August 29, 2008
Doorstep Astronomy: Venus Shines Bright
Currently, the planet Venus is visible, albeit very low in the western evening sky right after sundown. Those with obstructions such as trees or buildings toward the west may not be able to see Venus yet, thanks to its low altitude. But this current evening apparition of Venus is going to evolve into a very good one in the coming days and weeks, so let's get into a fuller explanation of what is to come.
Venus passed superior conjunction (appearing to go behind the sun as seen from Earth) back on June 9. Initially, it was mired deep in the brilliant glare of the sun. Nonetheless, in the days that followed it moved on a steady course toward the east and pulled ever-so-slowly away from the sun's vicinity.
Fall and winter spectacle
In the following weeks, it should gradually become easier to see. By October 1, it will set about 30 degrees south of due west nearly 75 minutes after sunset. Continuing to swing east of the sun as the fall season progresses, Venus will become plainly visible in the southwestern evening sky even to the most casual of observers. On the evening of December 1, Venus will team up with the planet Jupiter and a lovely crescent moon in the southwest sky right after sundown: the three brightest objects in the night sky gathering in a dramatic celestial tableau that will turn heads even of those who normally do not look up at the sky at night.
Appearing as a brilliant silvery-white starlike object of magnitude -4.3, our sister planet will set almost four hours after the sun by Christmas Day. In fact, if the air is very clear and the sky a good, deep blue, you might try looking for Venus shortly before sunset. As the sky darkens, it will seem to swell from a tiny white spark to a big, almost dazzling Christmas-season star.
Indeed, it will be during the winter of 2009 that Venus will perform like a sequined showgirl, calling attention to herself each evening.
An evening and morning star
Viewed in the western twilight, this planet always appears dazzlingly bright to the unaided eye, and more so in binoculars. Venus reaches its greatest elongation "” its greatest angular distance "” 47 degrees to the east of the sun on January 14. It will appear at its brightest in midwinter as it heads back down toward the sun, reaching its greatest brilliancy for this apparition on February 19 at magnitude -4.6. The planet will be most striking then, shining nearly twice as bright as it does now. Venus will then slide back toward the glare of the sun, but because it will appear to pass more than eight degrees north of it when it passes inferior conjunction on March 27, a most unusual circumstance will take place for a few days around that time: Venus will be visible as both an evening and morning object, glowing low in the west right after sunset and also low in the east just before sunrise. It finally (almost reluctantly) will vanish for evening viewers view by the end of March.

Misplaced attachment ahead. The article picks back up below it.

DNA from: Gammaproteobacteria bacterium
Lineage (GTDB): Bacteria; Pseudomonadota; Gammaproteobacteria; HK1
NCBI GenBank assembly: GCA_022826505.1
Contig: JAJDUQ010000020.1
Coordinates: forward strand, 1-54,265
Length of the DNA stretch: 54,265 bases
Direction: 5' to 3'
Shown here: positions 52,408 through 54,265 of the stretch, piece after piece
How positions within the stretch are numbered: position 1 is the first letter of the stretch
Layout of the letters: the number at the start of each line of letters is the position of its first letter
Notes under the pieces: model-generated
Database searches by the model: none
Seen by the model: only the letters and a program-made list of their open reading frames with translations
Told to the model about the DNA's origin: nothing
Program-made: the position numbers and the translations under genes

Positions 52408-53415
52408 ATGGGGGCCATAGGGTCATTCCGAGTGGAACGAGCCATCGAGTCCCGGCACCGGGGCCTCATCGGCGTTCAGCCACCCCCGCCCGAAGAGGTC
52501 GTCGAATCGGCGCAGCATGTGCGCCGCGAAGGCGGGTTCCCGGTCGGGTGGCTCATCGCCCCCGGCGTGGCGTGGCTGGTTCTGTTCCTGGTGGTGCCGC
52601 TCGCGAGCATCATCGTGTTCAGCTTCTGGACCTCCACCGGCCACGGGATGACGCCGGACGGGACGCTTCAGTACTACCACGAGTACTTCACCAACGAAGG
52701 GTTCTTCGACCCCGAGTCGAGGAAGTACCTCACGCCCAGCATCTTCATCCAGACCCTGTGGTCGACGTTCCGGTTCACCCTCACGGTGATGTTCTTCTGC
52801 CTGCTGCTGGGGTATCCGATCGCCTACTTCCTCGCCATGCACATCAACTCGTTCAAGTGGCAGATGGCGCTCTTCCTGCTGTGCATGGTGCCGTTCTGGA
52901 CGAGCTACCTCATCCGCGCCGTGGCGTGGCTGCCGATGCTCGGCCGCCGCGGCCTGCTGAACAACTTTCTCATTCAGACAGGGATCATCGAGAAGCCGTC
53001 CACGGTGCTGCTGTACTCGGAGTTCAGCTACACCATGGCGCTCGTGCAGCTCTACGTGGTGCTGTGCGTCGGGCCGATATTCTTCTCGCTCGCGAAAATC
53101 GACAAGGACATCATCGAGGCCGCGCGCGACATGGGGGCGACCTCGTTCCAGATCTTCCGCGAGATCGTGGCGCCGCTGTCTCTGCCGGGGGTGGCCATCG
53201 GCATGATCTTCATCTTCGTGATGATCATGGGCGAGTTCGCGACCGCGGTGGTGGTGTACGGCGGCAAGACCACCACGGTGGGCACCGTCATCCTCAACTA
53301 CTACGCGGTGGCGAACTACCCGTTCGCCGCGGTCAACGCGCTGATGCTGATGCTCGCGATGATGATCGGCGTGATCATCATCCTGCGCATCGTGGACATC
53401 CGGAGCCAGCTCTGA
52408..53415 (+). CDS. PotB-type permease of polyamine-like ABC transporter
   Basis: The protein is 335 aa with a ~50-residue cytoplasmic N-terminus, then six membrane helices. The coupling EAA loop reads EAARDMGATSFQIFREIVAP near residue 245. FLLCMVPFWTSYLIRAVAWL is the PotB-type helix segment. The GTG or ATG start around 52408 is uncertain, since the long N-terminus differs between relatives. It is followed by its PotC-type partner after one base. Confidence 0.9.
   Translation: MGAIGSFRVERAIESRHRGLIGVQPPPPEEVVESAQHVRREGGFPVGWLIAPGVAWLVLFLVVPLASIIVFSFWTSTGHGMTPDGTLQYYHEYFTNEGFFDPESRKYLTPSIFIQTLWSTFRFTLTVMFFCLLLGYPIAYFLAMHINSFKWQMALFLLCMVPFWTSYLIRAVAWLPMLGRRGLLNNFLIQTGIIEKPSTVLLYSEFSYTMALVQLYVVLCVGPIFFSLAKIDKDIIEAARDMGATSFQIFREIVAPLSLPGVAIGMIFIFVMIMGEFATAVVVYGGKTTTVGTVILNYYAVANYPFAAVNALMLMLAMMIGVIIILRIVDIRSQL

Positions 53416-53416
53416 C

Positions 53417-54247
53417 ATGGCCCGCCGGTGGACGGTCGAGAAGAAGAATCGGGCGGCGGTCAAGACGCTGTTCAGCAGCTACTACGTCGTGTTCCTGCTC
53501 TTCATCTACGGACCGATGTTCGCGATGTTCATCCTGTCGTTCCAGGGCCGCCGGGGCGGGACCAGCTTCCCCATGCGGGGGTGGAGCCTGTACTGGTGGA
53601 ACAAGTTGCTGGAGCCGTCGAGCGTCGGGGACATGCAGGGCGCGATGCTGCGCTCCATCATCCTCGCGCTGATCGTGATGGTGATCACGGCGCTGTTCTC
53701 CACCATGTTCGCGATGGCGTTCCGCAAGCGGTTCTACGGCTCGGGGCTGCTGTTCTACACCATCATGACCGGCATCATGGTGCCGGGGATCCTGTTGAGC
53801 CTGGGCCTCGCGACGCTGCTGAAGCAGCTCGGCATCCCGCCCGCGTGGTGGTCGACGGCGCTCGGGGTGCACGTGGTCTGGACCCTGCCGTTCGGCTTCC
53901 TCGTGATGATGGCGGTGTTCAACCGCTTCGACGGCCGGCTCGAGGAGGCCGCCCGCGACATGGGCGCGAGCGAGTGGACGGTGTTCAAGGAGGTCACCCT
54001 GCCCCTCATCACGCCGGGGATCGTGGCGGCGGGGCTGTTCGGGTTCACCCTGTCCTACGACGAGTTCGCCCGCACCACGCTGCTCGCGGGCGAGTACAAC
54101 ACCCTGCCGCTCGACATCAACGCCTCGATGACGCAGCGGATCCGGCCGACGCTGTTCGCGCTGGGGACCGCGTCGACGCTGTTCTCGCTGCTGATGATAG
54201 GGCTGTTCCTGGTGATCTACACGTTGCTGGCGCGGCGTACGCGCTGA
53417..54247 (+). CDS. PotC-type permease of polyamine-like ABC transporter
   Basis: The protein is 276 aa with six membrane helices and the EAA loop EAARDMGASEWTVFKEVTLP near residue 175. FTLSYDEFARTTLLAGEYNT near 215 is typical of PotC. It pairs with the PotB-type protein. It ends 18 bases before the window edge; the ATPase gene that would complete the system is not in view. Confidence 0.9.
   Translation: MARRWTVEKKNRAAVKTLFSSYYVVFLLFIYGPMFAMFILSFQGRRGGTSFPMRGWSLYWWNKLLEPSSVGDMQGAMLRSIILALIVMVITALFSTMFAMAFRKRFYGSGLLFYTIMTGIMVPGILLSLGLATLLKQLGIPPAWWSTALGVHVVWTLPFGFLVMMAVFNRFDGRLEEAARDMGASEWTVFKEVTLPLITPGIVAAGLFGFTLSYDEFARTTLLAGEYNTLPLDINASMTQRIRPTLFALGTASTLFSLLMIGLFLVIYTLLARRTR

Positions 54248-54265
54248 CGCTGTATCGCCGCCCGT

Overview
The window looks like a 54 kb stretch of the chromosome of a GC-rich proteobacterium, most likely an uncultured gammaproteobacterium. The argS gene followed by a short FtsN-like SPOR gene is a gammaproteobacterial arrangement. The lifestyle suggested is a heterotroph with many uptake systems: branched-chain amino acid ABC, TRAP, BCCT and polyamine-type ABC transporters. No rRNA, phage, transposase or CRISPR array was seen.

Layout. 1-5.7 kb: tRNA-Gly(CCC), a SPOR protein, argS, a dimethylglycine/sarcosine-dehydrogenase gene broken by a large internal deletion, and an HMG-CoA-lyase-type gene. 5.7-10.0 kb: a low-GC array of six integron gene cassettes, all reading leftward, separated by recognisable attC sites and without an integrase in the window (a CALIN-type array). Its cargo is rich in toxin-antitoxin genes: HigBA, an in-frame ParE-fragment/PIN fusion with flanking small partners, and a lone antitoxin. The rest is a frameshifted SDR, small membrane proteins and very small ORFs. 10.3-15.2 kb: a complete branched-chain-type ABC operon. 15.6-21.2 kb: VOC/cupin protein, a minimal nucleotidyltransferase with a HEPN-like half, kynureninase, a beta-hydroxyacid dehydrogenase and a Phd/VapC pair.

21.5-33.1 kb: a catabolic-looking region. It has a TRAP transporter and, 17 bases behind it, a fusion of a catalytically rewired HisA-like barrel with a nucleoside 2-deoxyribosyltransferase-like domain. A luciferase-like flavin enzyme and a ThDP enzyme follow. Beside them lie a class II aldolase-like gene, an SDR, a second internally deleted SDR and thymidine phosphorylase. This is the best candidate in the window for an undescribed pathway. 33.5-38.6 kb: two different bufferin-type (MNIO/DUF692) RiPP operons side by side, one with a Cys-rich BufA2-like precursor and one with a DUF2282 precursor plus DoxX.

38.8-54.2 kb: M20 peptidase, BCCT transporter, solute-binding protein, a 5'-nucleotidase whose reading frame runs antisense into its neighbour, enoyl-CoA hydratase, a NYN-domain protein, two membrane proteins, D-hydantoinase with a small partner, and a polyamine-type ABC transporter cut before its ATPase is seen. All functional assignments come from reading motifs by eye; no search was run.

Getting thinner ... and bigger
Between now and the end of March, repeated observation of Venus with a small telescope will show nearly a complete range of its phases and disk sizes. Currently, the planet appears almost full (92 percent sunlit on August 29), and through the first half of the upcoming fall season will display nothing more than a tiny, dazzling gibbous disk. It will start becoming noticeably less gibbous by early December. In mid January 2009, Venus reaches dichotomy (displaying a "half moon" shape). Then, during February, it shows us an increasingly large crescent phase as it swings toward Earth. Indeed, those using telescopes will note that while the Earth-Venus distance is lessening, the apparent size of Venus' disk will grow, doubling from its present size by January 3. When it has doubled again in size on February 26, its large crescent shape should be easily discernable even in steadily held 7-power binoculars.
But even after it passes inferior conjunction on March 27, our Venus show will not be over, for it dramatically reemerges as a dazzling "morning star" low in the eastern sky by the beginning of April. Then, a repeat performance will begin, with the above sequence of events reversed. And that will continue right through to the end of 2009.
Joe Rao serves as an instructor and guest lecturer at New York's Hayden Planetarium. He writes about astronomy for The New York Times and other publications, and he is also an on-camera meteorologist for News 12 Westchester, New York.